No one should have to feel fearful if they need to do a grocery store run after dark. No one should have to avoid public exercise. No one should have to be afraid to wear a dress or a t-shirt or shorts or any other article of clothing, since sexual violence is caused by perpetrators, not by clothing choices. And yet, street harassment is so widespread that you would be hard-pressed to find a woman or gender-nonconforming person who hasn’t experienced this form of violence while carrying out everyday activities.

So, what are we doing to eliminate it?

The United Nations Safe Cities and Safe Public Spaces program has been fighting street harassment in cities across the world since 2010. By partnering with government institutions and community groups, the program “develops, implements, and evaluates tools, policies and comprehensive approaches on the prevention of and response to sexual harassment and other forms of sexual violence against women and girls.” As of now, Winnipeg and Edmonton are the only Canadian partner cities.

But the Canadian government is also beginning to tackle this issue. A report released in March, “Taking Action to Prevent Violence Against Women and Girls in Canada,” lists 45 recommendations to prevent gender-based violence, including three that specifically list street harassment as a form of violence.

The report acknowledges that men and boys are essential allies in the fight to eliminate street harassment, calling for funding for research into the prevalence and effect of street harassment, as well as the engagement of men and boys.

“Reducing and preventing violence against women requires the participation of men who can model non-violent behaviour and hold their male counterparts accountable,” says Walter Henry, project coordinator of the Male Ally Network at the Sexual Assault and Violence Intervention Services of Halton, who provided testimony for the report.

Men and boys in public must be conscious of their surroundings. Sometimes, approaching women respectfully means not approaching them at all. Mindfulness and attentiveness to body language are essential. If you want to respectfully approach a woman in public, ask yourself these questions: Is she walking with headphones in? Is it pitch-black outside? Are you in an enclosed space in which she has no means to escape if she feels uncomfortable? Certain situations call for a complete avoidance of approaching women should the ally truly wish for women to feel safe on the street.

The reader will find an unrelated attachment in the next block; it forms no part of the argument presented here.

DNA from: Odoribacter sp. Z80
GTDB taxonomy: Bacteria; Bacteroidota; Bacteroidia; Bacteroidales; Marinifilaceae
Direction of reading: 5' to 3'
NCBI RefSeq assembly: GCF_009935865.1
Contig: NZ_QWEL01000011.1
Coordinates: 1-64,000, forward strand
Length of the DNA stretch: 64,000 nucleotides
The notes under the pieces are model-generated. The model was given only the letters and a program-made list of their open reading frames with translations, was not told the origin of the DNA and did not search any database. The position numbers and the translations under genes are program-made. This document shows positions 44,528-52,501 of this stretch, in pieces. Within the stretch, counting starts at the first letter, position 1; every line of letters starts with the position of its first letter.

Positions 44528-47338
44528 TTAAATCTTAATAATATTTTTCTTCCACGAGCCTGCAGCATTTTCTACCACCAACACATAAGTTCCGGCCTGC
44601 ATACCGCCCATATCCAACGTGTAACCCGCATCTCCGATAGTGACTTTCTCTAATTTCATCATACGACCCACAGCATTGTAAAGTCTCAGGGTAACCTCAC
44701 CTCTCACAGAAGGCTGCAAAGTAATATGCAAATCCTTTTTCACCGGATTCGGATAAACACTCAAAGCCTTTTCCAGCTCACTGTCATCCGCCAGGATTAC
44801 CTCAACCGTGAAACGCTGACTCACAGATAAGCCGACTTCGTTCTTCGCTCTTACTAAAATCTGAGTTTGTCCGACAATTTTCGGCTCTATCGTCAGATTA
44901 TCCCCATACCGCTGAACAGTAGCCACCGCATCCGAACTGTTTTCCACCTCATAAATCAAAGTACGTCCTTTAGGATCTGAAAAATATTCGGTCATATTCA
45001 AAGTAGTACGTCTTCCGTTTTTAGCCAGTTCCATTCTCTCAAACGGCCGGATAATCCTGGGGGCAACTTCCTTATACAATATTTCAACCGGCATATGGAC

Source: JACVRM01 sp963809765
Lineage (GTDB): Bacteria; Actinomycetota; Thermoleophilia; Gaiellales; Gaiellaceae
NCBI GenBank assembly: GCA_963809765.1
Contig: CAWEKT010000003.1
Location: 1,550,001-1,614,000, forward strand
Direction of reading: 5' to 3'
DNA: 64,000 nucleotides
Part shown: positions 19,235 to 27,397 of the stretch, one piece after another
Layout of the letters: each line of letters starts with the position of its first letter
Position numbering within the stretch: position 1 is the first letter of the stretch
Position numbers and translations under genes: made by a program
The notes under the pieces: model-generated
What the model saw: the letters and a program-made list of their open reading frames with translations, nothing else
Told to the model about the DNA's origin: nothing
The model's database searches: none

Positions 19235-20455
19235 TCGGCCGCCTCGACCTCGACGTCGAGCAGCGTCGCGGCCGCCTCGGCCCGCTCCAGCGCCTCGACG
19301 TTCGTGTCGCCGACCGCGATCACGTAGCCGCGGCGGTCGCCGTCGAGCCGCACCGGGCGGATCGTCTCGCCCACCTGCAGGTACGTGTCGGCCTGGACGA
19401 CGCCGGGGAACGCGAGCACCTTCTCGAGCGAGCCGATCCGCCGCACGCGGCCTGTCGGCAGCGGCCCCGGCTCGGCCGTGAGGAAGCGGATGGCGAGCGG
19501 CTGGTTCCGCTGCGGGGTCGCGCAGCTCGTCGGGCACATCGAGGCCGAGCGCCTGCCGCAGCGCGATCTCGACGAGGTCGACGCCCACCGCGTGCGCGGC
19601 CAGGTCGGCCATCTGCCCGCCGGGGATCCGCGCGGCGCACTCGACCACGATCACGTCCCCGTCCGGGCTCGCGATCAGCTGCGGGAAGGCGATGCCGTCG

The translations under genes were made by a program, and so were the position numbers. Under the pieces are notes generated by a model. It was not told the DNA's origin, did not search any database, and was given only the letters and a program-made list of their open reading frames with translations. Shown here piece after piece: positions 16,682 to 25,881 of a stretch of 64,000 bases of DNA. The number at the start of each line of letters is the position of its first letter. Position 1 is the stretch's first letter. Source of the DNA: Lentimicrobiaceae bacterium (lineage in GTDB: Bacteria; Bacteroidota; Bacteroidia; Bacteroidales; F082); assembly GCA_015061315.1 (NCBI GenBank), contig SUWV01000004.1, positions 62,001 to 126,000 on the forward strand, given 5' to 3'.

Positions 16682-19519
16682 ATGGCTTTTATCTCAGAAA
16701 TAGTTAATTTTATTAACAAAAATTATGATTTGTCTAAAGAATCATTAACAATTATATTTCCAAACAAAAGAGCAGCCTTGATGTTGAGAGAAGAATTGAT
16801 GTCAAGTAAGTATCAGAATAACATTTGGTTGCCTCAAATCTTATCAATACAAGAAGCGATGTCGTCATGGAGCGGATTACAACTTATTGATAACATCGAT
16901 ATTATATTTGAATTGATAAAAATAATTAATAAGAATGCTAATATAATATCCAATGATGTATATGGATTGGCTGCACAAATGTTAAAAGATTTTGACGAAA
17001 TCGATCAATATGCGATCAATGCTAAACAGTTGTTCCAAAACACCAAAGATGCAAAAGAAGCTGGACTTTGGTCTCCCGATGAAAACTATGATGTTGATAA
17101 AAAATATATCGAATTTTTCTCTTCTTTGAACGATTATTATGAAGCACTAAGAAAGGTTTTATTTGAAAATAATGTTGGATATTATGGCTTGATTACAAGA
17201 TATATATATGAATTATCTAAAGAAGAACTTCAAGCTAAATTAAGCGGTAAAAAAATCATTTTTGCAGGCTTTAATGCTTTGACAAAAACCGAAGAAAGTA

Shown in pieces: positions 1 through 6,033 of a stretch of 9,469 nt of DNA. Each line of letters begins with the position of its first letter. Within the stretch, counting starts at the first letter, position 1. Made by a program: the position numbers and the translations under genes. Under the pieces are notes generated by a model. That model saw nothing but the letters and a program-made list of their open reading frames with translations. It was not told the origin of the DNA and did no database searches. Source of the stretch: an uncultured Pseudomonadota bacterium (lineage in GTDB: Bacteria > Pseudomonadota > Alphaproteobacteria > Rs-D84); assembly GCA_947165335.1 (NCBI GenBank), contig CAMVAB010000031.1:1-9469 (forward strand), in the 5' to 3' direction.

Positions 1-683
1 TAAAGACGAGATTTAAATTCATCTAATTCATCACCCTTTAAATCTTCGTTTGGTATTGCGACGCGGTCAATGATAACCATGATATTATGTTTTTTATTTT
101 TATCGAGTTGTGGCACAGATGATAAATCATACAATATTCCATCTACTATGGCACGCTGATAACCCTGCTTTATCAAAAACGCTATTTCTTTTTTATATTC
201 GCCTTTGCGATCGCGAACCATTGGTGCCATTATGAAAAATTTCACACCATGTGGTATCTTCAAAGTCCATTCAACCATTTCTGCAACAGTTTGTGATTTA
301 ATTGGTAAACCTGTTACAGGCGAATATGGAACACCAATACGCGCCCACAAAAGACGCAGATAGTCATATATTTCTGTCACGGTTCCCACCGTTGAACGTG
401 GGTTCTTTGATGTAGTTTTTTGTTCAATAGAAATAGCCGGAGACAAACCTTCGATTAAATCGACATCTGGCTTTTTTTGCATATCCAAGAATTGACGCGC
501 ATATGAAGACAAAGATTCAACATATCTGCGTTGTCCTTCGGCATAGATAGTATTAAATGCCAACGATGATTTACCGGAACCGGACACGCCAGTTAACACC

Allies who observe street harassment and have the tools to intervene, delegate someone else to intervene, or create a distraction, should do so.

Hollaback! also noted that bystander intervention when people are being harassed on the streets is key to reducing instances of harassment, but only 6 per cent of respondents reported bystander intervention.

The federal government’s report states: “The bystander approach is centred on the idea that everyone has a role to play in challenging and interrupting violent behaviour and that in each peer culture, individuals should be upholding social norms that condemn violent behaviour.”

Together, we must fight to make public spaces safe, welcoming, and free of unwanted advances. Provinces across Canada have designated April or May as Sexual Assault Awareness/Prevention Month. On the heels of the Canadian government’s report, now is as good a time as ever for allies to educate themselves and join the movement to eliminate street harassment.

Editor’s note: The original version of this piece appeared under Sam K. MacKinnon’s previous name